demonstrators with sign
Civil society will play an important role in ensuring the announcements made at COP26 turn into actionable change. Credit: Dominic Wunderlich/Pixabay

Feeling this impact, the power of youth engagement was mentioned three times in the Glasgow Climate Pact. Reflecting on this achievement, Kim Martinez, Vice-President of Education at the National Wildlife Federation, said: 

“The Youth provide assets to the climate movement and have unique skills and opinions that need to be considered. I am asking my education team to help turn these words from the Glasgow Climate Pact into action with the youth we work with”.

COP26 produced a plethora of commitments and lofty pledges to save forests, climate, and biodiversity, but over the next year it will be crucial to ensure these pledges are implemented in a sustainable and transparent manner.

As COP26 closes and the world prepares for COP27 in Egypt, there is a feeling of cautious optimism surrounding the agreements and announcements that came out of Glasgow. There is optimism in the momentum that has been built around solving the climate crisis. We are finally witnessing governments and companies fully committing to adopting sustainable practices. Yet, we all proceed with a sense of caution.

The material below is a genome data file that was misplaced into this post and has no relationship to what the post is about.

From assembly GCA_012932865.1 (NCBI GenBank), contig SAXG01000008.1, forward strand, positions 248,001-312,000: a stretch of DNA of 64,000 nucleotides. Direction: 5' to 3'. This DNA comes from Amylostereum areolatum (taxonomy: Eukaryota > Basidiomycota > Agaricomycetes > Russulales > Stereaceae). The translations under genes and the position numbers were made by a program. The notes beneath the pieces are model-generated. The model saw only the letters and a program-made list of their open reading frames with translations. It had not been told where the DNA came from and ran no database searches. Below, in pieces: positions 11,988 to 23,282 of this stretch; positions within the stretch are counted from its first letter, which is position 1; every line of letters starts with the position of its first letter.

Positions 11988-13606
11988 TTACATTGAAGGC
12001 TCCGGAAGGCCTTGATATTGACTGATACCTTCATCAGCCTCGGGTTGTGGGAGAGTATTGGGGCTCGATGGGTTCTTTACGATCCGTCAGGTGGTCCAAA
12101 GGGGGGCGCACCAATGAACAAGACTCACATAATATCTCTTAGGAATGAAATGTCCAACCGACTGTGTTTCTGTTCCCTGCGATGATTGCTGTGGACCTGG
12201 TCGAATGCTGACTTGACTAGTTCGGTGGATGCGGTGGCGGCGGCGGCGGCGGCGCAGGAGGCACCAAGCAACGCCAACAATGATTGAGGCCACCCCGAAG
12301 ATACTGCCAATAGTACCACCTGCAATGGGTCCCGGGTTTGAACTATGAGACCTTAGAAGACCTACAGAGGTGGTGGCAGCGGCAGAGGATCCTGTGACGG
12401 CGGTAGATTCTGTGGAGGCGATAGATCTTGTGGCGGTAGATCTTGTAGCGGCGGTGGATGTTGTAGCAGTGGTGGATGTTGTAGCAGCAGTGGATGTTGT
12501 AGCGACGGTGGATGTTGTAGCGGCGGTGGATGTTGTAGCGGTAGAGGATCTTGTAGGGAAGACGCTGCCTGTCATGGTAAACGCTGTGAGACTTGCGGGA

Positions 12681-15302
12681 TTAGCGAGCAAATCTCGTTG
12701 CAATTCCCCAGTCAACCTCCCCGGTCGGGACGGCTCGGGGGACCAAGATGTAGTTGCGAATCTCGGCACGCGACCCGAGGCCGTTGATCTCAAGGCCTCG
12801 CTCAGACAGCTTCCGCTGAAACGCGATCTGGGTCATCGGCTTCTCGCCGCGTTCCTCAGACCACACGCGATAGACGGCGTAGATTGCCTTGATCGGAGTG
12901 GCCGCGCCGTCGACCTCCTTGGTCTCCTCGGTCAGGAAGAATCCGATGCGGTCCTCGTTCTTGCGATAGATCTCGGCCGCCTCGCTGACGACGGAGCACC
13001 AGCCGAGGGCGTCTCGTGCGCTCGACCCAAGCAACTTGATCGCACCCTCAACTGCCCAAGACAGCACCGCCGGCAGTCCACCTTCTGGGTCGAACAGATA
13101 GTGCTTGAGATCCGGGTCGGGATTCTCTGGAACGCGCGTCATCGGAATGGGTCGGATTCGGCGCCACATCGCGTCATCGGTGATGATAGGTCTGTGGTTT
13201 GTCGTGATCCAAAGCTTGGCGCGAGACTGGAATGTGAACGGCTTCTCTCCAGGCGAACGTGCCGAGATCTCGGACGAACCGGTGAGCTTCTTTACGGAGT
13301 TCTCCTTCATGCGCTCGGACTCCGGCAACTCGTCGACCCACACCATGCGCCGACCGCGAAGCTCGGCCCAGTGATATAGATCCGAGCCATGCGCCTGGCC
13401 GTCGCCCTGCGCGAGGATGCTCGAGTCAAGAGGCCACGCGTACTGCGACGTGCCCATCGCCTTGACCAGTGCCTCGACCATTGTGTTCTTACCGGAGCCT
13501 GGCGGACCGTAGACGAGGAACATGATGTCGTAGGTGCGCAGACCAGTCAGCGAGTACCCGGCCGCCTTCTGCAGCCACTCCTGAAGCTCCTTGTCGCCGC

National Wildlife Federation’s COP26 Delegates Ethen Whattam, Kim Martinez, and Nathalie Walker. Credit: NWF International Team

Over the next year, the world needs to see these commitments turn into actions and results being achieved. At the National Wildlife Federation, the Education Team is ensuring this by working with federal agencies, NGOs, Universities and Colleges, and the private sector to strengthen collaboration, drive change and scale-up solutions. 

Bridging the work of the International and Education teams, the National Wildlife Federation will use the Sustainable Development Goals as an organizing framework to talk about our climate work collectively. There is a lot of work left, but COP26 has set a strong foundation for us to reach our climate goals.